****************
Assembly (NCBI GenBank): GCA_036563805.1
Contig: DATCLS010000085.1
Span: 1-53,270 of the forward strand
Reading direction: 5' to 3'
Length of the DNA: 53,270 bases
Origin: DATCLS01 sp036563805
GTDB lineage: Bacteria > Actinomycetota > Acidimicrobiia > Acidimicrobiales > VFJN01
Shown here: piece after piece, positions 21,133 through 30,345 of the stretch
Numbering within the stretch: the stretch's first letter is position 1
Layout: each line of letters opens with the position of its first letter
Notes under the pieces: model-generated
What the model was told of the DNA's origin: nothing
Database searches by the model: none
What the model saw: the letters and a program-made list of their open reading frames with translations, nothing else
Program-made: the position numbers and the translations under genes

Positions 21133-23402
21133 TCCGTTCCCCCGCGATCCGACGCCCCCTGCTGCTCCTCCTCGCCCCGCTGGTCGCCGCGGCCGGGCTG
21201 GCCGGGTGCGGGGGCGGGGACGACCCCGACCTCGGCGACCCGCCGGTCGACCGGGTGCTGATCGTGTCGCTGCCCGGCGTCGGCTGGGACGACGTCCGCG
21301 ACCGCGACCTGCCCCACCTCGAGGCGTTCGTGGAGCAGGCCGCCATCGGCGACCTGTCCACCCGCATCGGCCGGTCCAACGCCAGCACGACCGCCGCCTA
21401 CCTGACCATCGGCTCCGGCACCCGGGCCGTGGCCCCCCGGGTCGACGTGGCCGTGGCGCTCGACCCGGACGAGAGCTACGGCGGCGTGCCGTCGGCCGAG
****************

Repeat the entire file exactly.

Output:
Assembly (NCBI GenBank): GCA_036563805.1
Contig: DATCLS010000085.1
Span: 1-53,270 of the forward strand
Reading direction: 5' to 3'
Length of the DNA: 53,270 bases
Origin: DATCLS01 sp036563805
GTDB lineage: Bacteria > Actinomycetota > Acidimicrobiia > Acidimicrobiales > VFJN01
Shown here: piece after piece, positions 21,133 through 30,345 of the stretch
Numbering within the stretch: the stretch's first letter is position 1
Layout: each line of letters opens with the position of its first letter
Notes under the pieces: model-generated
What the model was told of the DNA's origin: nothing
Database searches by the model: none
What the model saw: the letters and a program-made list of their open reading frames with translations, nothing else
Program-made: the position numbers and the translations under genes

Positions 21133-23402
21133 TCCGTTCCCCCGCGATCCGACGCCCCCTGCTGCTCCTCCTCGCCCCGCTGGTCGCCGCGGCCGGGCTG
21201 GCCGGGTGCGGGGGCGGGGACGACCCCGACCTCGGCGACCCGCCGGTCGACCGGGTGCTGATCGTGTCGCTGCCCGGCGTCGGCTGGGACGACGTCCGCG
21301 ACCGCGACCTGCCCCACCTCGAGGCGTTCGTGGAGCAGGCCGCCATCGGCGACCTGTCCACCCGCATCGGCCGGTCCAACGCCAGCACGACCGCCGCCTA
21401 CCTGACCATCGGCTCCGGCACCCGGGCCGTGGCCCCCCGGGTCGACGTGGCCGTGGCGCTCGACCCGGACGAGAGCTACGGCGGCGTGCCGTCGGCCGAG